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Posts tagged ‘Nubians’

Winter Finally Decided to Show Up

With just days to go until spring, winter has finally decided to show up. The snow is forecasted to start falling within the hour and I’m hoping that this storm has been hyped up and we don’t get the forecasted 12 – 24 inches. The goats and chickens have been fed and watered and are hunkered down in the barn in fresh pine shavings.

This past weekend was a doozy. Over five Nubian kids were ready to be disbudded. Disbudding has to be the absolute worst part of owning goats. I hate it. Hate it! Thank goodness my sister and her finance are willing to do most of the dirty work for me. What is disbudding? It’s taking a hot disbudding iron and burning the area around the goat’s horns to prevent them from growing. Yeah, it’s as awful as it sounds. However, we’ve decided that it is necessary as we don’t want goats with horns for various reason and in order to register them they must be disbudded.

To top the weekend off, everyone has come down with the stomach flu. It’s been fun. I’m ready to get this snowstorm and flu over with and get on with spring.

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It is Always Three O’Clock in the Morning

Yesterday, it was easier to get up in the {very} early morning. The excitement of the day (Willow’s labor) was still pumping through me and I was eager to check on the new babies. This morning, not so much. But I’m up and the challenge now might be going back to sleep so I’m not completely exhausted all day. Setting in front of the bright computer screen probably doesn’t help, but there it is.

When I went out to the barn the little ones had started to stir and everyone was eager to get their bellies full. The littlest one – the little black buckling – suckles indiscriminately and wildly at any of the nanny’s teats that are offered to him. I think he’s got some catching up to do. Two of the others were just as eager, although preferred the comfort of their own mother, and two appeared to be annoyed that I awoke them from their slumber.

For me, it’s back to bed for a couple hours, then onto the hamster wheel. Good night morning.

Ultimately My Responsibility {Loss on the Homestead}

The feeling today on the homestead was melancholy. A dense mist hung low in the valley. Dampness saturated everything both intensifying the breathtaking orange and red hues of fall and creating an eerie stillness. Even our normally talkative animals seemed silent. The entire scene was quite fitting after the happenings the night before.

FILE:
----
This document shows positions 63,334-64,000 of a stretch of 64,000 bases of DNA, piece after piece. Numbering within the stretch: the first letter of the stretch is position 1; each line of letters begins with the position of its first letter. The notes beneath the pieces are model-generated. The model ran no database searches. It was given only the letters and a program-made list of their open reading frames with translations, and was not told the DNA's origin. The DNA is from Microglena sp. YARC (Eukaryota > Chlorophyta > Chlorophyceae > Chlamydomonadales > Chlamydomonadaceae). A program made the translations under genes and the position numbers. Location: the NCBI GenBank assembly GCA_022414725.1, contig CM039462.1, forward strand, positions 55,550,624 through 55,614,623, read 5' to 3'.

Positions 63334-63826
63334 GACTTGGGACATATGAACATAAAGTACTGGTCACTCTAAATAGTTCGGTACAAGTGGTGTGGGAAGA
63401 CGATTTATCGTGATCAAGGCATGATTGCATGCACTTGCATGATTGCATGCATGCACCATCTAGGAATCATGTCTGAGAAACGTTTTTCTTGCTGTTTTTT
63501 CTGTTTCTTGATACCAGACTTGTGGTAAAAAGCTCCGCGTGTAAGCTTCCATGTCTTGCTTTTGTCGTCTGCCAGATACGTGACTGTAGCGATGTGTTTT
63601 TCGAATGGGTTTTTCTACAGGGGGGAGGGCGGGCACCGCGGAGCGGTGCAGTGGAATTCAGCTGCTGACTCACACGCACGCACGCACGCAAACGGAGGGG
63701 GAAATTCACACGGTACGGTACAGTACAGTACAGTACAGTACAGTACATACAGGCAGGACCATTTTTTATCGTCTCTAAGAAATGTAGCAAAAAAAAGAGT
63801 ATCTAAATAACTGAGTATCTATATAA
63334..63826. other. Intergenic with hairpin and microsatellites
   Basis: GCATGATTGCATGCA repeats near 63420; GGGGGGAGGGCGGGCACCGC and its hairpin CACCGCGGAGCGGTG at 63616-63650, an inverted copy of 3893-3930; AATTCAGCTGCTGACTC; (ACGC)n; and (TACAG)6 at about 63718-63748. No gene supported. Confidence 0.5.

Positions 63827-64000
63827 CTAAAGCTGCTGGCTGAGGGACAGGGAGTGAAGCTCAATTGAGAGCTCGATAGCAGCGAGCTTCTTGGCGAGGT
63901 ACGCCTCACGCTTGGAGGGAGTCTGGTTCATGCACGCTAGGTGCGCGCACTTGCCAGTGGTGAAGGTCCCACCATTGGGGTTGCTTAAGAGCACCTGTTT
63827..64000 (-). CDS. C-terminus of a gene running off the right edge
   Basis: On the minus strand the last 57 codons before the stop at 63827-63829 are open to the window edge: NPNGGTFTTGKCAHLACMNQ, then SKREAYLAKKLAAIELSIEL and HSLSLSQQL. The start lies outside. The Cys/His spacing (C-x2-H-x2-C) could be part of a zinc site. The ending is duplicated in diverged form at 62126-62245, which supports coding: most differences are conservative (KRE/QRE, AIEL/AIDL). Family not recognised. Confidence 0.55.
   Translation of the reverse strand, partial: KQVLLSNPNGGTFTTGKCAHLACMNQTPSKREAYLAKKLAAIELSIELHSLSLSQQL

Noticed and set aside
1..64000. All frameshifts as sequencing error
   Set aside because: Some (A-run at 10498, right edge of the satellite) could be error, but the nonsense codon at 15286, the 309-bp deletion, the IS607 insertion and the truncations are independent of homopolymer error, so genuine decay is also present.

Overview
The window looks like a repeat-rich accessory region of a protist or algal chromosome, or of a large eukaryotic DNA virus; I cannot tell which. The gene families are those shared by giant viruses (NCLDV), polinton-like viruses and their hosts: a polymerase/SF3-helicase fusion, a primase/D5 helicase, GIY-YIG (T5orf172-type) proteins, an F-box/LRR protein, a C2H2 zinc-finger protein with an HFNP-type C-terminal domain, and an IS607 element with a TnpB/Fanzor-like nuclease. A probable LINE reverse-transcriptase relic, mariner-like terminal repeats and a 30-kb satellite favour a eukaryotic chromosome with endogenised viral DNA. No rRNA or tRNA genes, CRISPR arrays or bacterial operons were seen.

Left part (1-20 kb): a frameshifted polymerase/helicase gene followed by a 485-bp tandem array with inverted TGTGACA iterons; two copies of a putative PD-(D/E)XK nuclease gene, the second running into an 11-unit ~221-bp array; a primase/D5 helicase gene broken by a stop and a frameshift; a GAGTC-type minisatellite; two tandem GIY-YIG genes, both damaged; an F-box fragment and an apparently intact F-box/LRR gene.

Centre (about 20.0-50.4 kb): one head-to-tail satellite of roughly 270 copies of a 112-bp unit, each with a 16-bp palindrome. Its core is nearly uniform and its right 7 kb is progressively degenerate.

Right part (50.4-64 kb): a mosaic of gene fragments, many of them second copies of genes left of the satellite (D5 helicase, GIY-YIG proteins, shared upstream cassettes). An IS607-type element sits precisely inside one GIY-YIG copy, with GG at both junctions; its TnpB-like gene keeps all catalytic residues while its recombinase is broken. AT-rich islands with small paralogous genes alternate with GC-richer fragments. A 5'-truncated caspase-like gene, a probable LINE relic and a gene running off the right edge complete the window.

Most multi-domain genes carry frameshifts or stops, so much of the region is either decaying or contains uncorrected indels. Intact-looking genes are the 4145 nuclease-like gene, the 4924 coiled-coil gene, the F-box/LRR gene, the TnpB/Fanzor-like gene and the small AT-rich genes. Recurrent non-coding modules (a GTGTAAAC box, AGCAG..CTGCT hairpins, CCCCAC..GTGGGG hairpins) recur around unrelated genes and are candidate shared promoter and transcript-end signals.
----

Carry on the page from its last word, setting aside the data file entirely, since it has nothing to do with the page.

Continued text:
Yesterday morning, my husband went out to feed and water our four Nubian goats. Sassafrass was down and it was immediately obvious that something was wrong. I called my sister and we began some detective work. We separated her from the rest of the group and got her confortable and warm. We began going through the list of symptoms and the possible culprits. We consulted our vet. We treated her aggressively. As the sun went down, she was still not well but seemed to be holding steady.

Around 10pm, the night turned cold and rainy. Amy and I booted up and went out to tend to Sassafrass again. It was bad. Her head was down, her body was stiffening and her eyes were hollow. Within twenty minutes she was gone.

It is hard to lose an animal that you have raised from it’s beginning; especially one that has so much personality and one that we considered a pet more than livestock. We aren’t even sure why she got so sick. We believe that we did what we could for her, but in the end she got too sick, too quickly. I can only blame myself because what happens to the animals in my care is ultimately my responsibility. I guess the only thing to do at this point is try to learn and prevent it from happening again.

RIP Sassafrass.

A Splash Of Goat Milk {First Time Freshener & Milker}

So, this little line from my last post…

We understand that this option isn’t the best for maximum milk production, but since we will probably get around a gallon a day from a single morning milking of our four does, we should have more then we need to drink with a little leftover for making cheese, yogurt and soap.

 …I need to add a little footnote to it. *If I can get any milk from them.

I have been trying my best to rise around six o’clock to start my morning milking routine. The whole getting up part is going pretty smoothly. My little six-month-old alarm clock is up and at it by then, so that part works out quite nicely.